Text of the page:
I’ve recently been having a deeper look into the D programming language, because writing a JIT on top of .NET turned out to be extremely hard without interfering with the .NET runtime. I didn’t quite want to use C, as that’s too low-level for the stuff I’m doing, and C++ is just broken. D seems to be both languages done right, and so I settled on that.
You can program D perfectly fine with the latest Digital Mars D (DMD) release, but I ended up having to contribute some patches to the standard libraries, and figured I might as well build everything from source.
First, you’re going to need Git, as everything is hosted on GitHub.
Next, do the following clones:
- /usr/src/dmd -> https://github.com/D-Programming-Language/dmd.git
- /usr/src/druntime -> https://github.com/D-Programming-Language/druntime.git
- /usr/src/phobos -> https://github.com/D-Programming-Language/phobos.git
- /usr/src/dtools -> https://github.com/D-Programming-Language/tools.git
In all of the makefiles, the MODEL variable specifies what bitness to build for. Here, I’m going to build for x86-64, so I’ll use 64. To build for x86, just use 32.
To build DMD, do:
cd /usr/src/dmd/src; gmake -f posix.mak MODEL=64;
Everything should Just Work in the compile process. I’m using gmake because the makefiles are designed for GNU Make, and some systems don’t map make to that by default.
Unfortunately, DMD (and related repositories) don’t have any standard install target that we can use, so we’re just going to copy things into the file system. I’m using /usr/local/bin, /usr/local/lib, and /usr/local/include:
cp dmd /usr/local/bin;
Verify that you have a DMD matching your system’s bitness:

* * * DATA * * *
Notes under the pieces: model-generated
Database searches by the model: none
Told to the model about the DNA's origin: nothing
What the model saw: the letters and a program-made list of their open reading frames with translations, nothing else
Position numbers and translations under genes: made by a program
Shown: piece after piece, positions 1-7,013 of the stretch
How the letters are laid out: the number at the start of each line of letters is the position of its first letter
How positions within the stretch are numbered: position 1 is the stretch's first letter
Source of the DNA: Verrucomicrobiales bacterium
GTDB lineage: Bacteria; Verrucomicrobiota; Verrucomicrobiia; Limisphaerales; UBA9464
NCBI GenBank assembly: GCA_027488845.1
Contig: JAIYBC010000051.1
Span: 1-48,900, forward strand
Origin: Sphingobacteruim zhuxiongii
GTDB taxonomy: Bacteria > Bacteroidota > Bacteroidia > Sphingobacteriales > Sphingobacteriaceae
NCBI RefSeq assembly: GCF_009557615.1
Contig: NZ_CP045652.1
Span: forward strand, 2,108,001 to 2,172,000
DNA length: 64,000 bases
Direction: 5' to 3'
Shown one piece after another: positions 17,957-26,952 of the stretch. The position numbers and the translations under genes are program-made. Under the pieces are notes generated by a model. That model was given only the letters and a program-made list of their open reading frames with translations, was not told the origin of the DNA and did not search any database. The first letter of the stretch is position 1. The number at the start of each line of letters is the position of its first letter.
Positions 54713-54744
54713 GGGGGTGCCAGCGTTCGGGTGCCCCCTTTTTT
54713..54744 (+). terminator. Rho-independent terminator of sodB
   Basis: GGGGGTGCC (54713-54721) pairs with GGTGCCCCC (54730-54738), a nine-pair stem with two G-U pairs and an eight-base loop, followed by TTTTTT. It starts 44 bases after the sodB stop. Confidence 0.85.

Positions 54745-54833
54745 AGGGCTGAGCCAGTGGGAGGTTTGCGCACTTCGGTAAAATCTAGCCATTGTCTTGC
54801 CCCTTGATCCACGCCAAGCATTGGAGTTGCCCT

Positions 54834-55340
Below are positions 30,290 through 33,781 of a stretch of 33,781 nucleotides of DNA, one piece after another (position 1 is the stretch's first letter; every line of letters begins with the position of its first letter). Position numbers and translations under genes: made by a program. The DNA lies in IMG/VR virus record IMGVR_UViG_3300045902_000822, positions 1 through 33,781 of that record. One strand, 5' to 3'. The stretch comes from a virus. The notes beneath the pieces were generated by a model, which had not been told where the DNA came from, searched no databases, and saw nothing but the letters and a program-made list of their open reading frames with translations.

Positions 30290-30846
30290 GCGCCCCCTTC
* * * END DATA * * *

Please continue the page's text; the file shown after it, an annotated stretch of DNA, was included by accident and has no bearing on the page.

This should print:
DMD64 D Compiler v2.055
DMD32 should be printed for a 32-bit installation.
You need to add a configuration file for DMD. Add the following to /etc/dmd.conf:
[Environment] DFLAGS=-I/usr/local/include/d2 -L-L/usr/local/lib -L--no-warn-search-mismatch -L--export-dynamic
Now to build the core runtime libraries:
cd /usr/src/druntime; gmake -f posix.mak MODEL=64 DMD=../dmd/src/dmd;
If the build succeeds, we can copy the resulting interface files to our file system:
mkdir /usr/local/include/d2; cp -r import/* /usr/local/include/d2;
Next, we build Phobos, which is the standard library containing facilities for concurrency, regular expressions, I/O, signals, math, text manipulation, and so on:
cd /usr/src/phobos; gmake -f posix.mak MODEL=64 DMD=../dmd/src/dmd;
Again, we copy library and interface files:
cp generated/linux/release/64/libphobos2.a /usr/local/lib; cp -r std /usr/local/include/d2; cp -r etc /usr/local/include/d2;
In the copy command for libphobos2.a, replace 64 with 32 if you built for x86.
With these in place, we should be able to build the additional D utilities:
cd /usr/src/dtools; dmd ddemangle.d; dmd rdmd.d; cp ddemangle /usr/local/bin; cp rdmd /usr/local/bin;
You should now have a fully functional installation of DMD! Feel free to post here if you run into trouble, or have some tip you’d like added to this tutorial.
I’d like to extend a thank you to everyone on #d @ irc.freenode.net for putting up with my questions. You guys are awesome. :)